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Travel & Holiday

Holidaying in the USA?

Read about the latest airport security measures
CATS Classified In The Straits Times - December 1, 2010
By: Sheila Lim
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Holidaying in the USA?

If I had to choose between being seen quasi-naked by strangers and being blown to smithereens in mid-air, I would unquestionably choose the former. After all, I’ve nothing to hide (pun intended), and I’m realistic about the seemingly unreal world we are living in these days, where innocent lives can be snuffed out for no apparent reason other than being “in the wrong place at the wrong time”.

Understandably, travel security bodies like the Transportation Security Administration (TSA) of the USA have little choice but to resort to measures that they think will help them perform their job to the best of their abilities – which is keep the airports and skies safe from terrorists.

Unfortunately, the latest airport security measures they’ve introduced – enhanced full-body scanning and pat-down procedures – are drawing plenty of flak due to privacy issues and fears of radiation risks. But despite all the protests and objections, TSA plans to deploy approximately 500 advanced imaging technology machines at 68 airports this year, and an additional 500 units in 2011.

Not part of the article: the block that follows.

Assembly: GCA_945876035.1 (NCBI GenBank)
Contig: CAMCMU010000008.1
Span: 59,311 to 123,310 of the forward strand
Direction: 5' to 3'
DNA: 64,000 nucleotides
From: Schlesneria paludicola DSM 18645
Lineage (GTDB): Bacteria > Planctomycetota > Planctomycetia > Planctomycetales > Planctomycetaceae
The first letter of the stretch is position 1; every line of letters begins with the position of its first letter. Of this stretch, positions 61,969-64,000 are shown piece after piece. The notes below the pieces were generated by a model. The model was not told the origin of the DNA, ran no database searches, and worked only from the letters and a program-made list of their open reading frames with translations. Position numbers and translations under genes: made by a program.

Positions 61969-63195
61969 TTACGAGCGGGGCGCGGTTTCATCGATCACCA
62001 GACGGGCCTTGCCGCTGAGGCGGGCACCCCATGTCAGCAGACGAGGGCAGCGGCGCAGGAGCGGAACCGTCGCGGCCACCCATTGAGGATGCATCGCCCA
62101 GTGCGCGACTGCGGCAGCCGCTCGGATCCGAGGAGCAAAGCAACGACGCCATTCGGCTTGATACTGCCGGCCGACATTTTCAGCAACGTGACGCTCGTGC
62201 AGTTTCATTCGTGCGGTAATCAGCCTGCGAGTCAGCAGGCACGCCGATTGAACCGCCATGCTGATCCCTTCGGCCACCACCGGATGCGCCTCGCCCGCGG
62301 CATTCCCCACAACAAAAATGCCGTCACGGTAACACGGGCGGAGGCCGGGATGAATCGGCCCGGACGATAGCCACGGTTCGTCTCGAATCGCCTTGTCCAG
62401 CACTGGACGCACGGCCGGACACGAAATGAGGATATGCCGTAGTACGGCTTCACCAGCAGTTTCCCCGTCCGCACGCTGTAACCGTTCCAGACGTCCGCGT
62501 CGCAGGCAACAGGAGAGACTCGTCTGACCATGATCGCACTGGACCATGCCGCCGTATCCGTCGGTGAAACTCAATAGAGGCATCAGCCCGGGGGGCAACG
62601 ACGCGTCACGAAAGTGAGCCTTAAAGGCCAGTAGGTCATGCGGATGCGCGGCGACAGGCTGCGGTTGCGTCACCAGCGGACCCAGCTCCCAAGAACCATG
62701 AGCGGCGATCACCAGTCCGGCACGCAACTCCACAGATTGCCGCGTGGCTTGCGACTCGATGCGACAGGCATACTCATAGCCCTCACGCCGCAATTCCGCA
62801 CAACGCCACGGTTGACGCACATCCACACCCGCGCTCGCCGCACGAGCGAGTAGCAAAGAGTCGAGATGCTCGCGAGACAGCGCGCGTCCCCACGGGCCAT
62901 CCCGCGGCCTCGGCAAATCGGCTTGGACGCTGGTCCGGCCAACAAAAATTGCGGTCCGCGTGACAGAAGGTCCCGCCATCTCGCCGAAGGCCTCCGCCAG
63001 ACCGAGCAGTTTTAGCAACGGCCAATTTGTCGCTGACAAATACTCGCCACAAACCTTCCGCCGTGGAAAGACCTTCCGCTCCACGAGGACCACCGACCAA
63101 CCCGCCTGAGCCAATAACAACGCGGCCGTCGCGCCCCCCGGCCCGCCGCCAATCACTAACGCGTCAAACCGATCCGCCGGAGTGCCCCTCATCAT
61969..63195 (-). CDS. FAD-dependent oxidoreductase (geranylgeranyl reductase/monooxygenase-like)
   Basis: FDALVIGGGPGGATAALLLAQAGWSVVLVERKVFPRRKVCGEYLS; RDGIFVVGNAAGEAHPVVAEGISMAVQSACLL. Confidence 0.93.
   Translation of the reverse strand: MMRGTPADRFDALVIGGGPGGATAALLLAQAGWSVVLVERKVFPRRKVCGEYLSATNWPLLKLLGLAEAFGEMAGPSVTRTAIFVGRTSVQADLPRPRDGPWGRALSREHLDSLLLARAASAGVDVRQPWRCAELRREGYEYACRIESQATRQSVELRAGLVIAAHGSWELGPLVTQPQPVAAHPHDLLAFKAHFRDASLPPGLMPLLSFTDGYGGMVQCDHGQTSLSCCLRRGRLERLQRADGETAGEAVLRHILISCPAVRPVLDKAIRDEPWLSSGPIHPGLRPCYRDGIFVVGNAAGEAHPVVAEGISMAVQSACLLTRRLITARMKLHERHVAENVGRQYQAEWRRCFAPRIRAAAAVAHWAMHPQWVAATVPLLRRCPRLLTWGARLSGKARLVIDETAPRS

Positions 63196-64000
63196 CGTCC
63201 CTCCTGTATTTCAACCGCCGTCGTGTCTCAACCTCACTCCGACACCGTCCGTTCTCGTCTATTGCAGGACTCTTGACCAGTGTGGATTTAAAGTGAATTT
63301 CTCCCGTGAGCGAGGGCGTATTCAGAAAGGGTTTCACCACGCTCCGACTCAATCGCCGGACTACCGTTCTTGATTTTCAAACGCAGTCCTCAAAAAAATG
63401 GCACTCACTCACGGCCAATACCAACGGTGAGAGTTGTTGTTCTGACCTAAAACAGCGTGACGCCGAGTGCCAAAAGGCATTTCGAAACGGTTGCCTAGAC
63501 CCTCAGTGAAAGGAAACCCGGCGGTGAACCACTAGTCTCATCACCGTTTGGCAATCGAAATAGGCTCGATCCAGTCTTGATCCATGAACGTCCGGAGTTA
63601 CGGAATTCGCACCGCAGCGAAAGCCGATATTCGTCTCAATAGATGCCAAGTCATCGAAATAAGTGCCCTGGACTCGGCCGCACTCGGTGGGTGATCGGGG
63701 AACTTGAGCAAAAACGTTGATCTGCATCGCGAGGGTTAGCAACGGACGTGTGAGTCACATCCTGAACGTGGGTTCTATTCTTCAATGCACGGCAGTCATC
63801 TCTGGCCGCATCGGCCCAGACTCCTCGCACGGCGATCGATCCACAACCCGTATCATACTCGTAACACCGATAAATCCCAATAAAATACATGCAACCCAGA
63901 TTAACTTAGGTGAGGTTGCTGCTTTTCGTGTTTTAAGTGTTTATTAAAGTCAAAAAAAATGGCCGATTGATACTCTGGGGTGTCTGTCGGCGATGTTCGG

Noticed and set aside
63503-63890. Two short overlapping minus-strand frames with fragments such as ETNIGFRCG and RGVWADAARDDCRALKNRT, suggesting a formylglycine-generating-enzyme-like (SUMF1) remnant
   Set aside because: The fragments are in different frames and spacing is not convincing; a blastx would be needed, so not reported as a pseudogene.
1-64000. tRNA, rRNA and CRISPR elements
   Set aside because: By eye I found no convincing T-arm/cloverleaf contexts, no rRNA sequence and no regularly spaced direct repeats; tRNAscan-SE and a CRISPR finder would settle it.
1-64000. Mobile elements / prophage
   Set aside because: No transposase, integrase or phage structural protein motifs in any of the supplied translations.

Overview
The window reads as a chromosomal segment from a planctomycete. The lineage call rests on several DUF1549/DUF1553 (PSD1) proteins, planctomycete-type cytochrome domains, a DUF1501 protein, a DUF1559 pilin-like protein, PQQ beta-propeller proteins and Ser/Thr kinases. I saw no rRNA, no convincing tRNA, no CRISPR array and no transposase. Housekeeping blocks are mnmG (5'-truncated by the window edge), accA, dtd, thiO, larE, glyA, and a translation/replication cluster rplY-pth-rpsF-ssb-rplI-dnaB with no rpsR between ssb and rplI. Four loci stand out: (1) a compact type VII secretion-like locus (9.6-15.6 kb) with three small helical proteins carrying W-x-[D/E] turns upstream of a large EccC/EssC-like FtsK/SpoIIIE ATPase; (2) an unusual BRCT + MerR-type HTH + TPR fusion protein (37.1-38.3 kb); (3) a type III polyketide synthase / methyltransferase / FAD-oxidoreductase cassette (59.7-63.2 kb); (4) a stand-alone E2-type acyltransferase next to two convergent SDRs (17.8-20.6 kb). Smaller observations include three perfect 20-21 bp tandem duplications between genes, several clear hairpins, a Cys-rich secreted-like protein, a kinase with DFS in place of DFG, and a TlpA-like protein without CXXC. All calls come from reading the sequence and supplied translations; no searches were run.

This being the case, you might as well enlighten yourself on what these new airport security measures entail, especially if you are planning to travel to/within the USA: The TSA currently uses two different types of scanning machines: The first incorporates a millimetre wave technology which bounces harmless electromagnetic waves off of the human body to create an image resembling a fuzzy photo negative. The other uses backscatter X-ray technology which projects an ionising X-ray beam over the body surface to produce an image that resembles a chalk-etching.

To allay fears of privacy intrusions, TSA claims that this imaging technology cannot store, export, print or transmit images, and images are deleted from the system after they are reviewed by the remotely located operator.

If there is a scanner in your security lane and you opt not to go through the screening, you will probably be in for a very aggressive pat-down. However, going through the full-body scanner is no guarantee that you won't have to go through a pat-down as well, especially if any anomalies are detected during the scan.

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